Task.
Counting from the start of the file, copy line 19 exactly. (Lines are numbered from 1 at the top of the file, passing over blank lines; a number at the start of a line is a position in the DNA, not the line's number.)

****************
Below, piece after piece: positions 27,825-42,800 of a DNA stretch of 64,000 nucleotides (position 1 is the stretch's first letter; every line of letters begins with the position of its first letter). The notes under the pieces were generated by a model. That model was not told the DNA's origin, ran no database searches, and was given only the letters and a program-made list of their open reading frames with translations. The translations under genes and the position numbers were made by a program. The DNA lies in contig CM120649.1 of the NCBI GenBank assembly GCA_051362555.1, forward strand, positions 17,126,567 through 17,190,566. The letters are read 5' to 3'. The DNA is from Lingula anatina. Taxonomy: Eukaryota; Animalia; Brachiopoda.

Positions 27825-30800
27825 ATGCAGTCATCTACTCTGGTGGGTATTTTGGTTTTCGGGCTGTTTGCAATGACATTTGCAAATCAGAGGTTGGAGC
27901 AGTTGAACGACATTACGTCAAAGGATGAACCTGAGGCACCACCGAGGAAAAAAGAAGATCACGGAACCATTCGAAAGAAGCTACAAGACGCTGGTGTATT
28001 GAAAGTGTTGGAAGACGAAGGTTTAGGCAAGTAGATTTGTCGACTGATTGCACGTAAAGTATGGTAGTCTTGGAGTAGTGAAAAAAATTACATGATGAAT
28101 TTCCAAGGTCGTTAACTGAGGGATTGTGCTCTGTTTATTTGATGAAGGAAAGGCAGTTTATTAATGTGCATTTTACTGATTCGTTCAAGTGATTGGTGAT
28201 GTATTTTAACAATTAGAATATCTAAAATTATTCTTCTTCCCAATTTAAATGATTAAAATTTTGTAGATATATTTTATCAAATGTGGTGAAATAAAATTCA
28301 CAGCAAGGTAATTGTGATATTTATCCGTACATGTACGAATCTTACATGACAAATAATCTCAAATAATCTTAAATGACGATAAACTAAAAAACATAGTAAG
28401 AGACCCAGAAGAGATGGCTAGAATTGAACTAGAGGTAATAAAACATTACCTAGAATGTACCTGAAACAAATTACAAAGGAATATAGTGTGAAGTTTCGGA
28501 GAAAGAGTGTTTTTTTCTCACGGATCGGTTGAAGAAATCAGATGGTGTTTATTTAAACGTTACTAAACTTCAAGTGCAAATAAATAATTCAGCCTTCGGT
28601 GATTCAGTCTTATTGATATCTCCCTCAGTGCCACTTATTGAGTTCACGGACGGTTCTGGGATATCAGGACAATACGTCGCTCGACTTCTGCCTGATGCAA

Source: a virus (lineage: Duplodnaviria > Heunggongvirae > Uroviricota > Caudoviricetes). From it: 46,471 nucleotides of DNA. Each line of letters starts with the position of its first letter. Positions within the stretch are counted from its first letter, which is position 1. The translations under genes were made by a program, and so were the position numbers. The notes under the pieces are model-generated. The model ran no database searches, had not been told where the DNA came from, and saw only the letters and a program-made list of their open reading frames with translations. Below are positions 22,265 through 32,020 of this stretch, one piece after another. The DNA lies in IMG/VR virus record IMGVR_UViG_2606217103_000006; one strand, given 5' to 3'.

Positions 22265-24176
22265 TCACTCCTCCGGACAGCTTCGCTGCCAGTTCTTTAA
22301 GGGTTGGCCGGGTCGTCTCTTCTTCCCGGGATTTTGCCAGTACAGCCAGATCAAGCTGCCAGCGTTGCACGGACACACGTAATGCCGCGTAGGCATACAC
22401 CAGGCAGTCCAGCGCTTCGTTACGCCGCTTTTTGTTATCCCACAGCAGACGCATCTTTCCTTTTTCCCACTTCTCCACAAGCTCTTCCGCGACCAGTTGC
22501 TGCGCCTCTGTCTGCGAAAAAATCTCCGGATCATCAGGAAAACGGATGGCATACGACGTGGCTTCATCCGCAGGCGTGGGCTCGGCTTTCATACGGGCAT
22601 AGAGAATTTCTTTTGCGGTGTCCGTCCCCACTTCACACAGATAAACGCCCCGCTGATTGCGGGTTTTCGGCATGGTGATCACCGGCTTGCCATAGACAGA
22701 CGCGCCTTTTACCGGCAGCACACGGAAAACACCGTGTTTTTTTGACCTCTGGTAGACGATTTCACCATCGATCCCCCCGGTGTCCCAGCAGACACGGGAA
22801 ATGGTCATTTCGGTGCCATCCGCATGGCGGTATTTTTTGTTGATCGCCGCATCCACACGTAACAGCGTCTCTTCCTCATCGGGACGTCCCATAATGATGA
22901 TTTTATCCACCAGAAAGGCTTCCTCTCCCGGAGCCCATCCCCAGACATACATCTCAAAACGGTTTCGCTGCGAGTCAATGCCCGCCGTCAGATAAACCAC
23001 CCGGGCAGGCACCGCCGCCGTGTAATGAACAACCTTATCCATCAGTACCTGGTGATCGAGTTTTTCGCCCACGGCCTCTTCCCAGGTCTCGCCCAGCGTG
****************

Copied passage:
22701 CGCGCCTTTTACCGGCAGCACACGGAAAACACCGTGTTTTTTTGACCTCTGGTAGACGATTTCACCATCGATCCCCCCGGTGTCCCAGCAGACACGGGAA